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Does agriculture have a rosy future?

The McLeod County Corn & Soybean Growers always have interesting speakers at their annual banquet, and Saturday night’s speaker, Mike Pearson, was no exception. Like the farmers and guests in the audience, Pearson has a passion for agriculture, one of the backbones of our state and national economy.
Pearson was adroit in painting a picture of the future that shows a resurgence of the growth in agriculture that the industry experienced in the 1950s. Along with local demand, especially for meat, along with a growing global expansion in livestock, U.S. grain will again become a premium product. After a few years of low grain prices that have cause a glut in grain, that is good news for farmers. Pearson noted that crop prices, which have fallen steadily the past couple of years, seem to have hit a plateau and, hopefully, will start climbing back up.
That’s good news not just for farmers, but for our economy has a whole. The agricultural community has a huge impact on our national and global economy.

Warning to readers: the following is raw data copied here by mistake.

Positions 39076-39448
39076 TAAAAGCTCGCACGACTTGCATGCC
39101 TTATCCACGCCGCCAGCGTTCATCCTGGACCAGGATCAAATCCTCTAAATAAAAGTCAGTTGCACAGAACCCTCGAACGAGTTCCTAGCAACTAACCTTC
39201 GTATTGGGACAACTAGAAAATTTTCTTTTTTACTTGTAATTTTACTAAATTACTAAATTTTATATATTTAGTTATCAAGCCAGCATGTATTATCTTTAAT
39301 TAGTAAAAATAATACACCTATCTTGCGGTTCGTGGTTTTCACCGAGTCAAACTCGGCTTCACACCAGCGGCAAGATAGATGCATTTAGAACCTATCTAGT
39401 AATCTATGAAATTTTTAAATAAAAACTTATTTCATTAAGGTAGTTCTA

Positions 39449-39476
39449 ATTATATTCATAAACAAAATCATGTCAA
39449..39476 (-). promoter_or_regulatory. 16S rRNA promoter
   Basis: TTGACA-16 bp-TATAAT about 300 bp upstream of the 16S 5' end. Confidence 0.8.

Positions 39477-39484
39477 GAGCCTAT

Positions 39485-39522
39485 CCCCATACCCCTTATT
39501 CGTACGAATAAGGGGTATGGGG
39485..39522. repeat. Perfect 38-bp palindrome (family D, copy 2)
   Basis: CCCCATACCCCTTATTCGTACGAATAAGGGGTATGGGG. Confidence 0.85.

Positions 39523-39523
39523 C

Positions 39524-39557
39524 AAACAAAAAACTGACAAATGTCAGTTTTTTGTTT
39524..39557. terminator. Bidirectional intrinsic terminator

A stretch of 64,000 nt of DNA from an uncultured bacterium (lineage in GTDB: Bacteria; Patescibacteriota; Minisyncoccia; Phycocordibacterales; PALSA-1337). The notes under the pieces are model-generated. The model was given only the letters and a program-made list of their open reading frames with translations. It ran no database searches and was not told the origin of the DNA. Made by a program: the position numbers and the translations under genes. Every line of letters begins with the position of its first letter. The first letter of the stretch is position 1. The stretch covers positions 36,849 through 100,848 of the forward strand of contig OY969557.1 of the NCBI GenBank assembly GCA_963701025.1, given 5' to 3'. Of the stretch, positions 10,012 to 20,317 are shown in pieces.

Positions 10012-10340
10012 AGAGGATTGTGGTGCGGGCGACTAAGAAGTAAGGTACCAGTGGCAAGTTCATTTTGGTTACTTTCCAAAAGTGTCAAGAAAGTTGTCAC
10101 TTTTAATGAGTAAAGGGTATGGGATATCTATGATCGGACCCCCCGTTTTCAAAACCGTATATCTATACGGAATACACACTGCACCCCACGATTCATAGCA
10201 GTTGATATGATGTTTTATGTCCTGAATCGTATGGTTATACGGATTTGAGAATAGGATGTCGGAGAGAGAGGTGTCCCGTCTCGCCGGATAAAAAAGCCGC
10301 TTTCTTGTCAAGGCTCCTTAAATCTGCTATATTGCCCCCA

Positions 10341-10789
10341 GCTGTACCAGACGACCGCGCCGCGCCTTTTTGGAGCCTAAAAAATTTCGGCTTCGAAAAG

That’s assuming, of course, that government keeps its tentacles out of trade. Although it’s been 30 years, most will remember the impact of President Jimmy Carter’s grain embargo in the late 1980s. Farmers were driven from their chosen careers in droves, land prices bottomed out and foreclosures on farms were as common then as they were on houses in 2008 and 2009.
Pearson also was cautionary in noting that there always seems to pushback on agriculture, especially from animal rights and environmental groups. He predicted water quality will continue to be a big issue. We already know, from the passage of the buffer strip law, that this is true.
Those of us who live out here in the heart of farmland know that agricultural producers, for the major part, are dedicated to preserving both their land and the water that grows their crops. As Pearson said, those who are incorporating conservation farm practices — whether for their land, animals or water — need to get their story out there. Those in the urban area have no idea what is really happening in agriculture.
We truly hope that farming’s future is as rosy as Pearson predicted, but be prepared: politics and extreme do-goodism can throw an unpredictable monkey wrench into progress.